In the wake of this anxiety, I’ve been trying to make sense of why people voted for Trump – especially the estimated 80% of white evangelical voters who voted for him. I do recognize that a good number of Christians likely voted for Trump in order to gain a conservative Supreme Court. I get that, but at the same time I still find it horrifying that so many Christians took to the voting booths and voted for a xenophobic bigot. Christianity, as I understand it, holds to the central tenants that we must love one another unconditionally, that we must help the oppressed, and serve those who persecute us. Xenophobic nationalism does the exact opposite of these things. Those evangelicals who voted for Trump did not vote in favour of the oppressed or the persecuted – they voted for the oppressor and the persecutor. This is what I’ve been struggling with.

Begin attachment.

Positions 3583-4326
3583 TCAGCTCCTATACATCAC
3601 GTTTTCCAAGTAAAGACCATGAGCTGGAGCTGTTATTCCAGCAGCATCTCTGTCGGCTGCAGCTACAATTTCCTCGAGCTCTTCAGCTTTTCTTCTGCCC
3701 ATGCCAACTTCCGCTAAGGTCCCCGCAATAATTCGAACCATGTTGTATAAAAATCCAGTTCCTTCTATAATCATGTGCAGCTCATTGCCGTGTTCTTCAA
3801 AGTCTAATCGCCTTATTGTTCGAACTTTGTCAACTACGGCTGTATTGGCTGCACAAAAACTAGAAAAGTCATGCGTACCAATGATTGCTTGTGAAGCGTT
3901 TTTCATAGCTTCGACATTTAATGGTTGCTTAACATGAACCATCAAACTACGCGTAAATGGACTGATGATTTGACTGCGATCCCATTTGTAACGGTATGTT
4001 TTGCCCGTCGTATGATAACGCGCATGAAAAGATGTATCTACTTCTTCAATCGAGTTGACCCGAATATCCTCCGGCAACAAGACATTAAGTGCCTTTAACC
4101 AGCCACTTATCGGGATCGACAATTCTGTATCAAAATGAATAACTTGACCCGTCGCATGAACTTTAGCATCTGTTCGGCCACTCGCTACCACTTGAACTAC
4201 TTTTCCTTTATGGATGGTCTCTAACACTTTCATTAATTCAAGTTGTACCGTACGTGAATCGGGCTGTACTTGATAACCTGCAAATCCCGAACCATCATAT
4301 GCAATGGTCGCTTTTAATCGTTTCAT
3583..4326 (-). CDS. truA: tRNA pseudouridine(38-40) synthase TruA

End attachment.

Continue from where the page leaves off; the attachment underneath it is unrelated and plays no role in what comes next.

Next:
What I’ve been trying to situate is this: why did the Christians desire Trump? What caused evangelical Christians – en mass – to go out and vote for a candidate and party that seems paradoxical to the teaching of Christianity? This post will show my rough conclusions on the topic. I begin by looking at the death of God in the 19th and 20th century to show the need to develop and create new gods. From there I explore the transformation of Christianity into the American religion, a chimera of Christianity and capitalism. Under this framework, I examine the principal claim of the Trump campaign: “Make America Great Again” by suggesting that this assertion is synonymously a call to “Make God Great Again”, “Make Capitalism Great Again” and “Make Whiteness Great Again.”